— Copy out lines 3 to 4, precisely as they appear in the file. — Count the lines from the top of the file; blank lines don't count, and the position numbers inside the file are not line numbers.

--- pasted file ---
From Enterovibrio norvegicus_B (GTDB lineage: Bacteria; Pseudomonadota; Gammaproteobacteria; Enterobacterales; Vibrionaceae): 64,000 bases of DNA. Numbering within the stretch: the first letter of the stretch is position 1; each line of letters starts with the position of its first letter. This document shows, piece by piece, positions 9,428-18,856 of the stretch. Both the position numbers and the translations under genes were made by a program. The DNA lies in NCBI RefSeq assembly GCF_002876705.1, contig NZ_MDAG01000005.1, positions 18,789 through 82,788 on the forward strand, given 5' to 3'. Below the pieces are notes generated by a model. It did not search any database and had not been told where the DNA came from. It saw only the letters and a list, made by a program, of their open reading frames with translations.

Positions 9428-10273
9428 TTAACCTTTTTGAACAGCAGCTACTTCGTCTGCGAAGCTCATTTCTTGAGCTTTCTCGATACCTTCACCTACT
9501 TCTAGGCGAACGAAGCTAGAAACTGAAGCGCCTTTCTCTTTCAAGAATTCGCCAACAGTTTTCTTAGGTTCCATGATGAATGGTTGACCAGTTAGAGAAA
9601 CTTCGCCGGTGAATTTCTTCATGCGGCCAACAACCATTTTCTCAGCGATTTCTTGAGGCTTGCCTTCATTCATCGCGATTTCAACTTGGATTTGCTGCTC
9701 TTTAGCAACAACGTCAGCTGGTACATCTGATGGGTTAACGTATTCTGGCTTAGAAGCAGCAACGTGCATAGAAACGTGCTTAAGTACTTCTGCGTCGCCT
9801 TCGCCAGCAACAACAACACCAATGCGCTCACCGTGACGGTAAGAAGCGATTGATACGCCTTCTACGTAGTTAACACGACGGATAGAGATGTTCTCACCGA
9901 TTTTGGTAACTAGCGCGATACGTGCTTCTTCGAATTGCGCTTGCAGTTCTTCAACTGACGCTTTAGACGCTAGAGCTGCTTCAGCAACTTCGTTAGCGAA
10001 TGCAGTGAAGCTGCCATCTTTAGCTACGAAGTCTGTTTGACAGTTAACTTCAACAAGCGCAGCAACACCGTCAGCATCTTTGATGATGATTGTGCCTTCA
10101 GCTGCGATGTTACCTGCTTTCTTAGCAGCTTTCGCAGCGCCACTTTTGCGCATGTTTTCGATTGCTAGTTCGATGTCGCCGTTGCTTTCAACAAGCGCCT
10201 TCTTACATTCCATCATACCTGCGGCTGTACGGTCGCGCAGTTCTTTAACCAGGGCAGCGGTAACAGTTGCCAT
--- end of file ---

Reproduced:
9428 TTAACCTTTTTGAACAGCAGCTACTTCGTCTGCGAAGCTCATTTCTTGAGCTTTCTCGATACCTTCACCTACT
9501 TCTAGGCGAACGAAGCTAGAAACTGAAGCGCCTTTCTCTTTCAAGAATTCGCCAACAGTTTTCTTAGGTTCCATGATGAATGGTTGACCAGTTAGAGAAA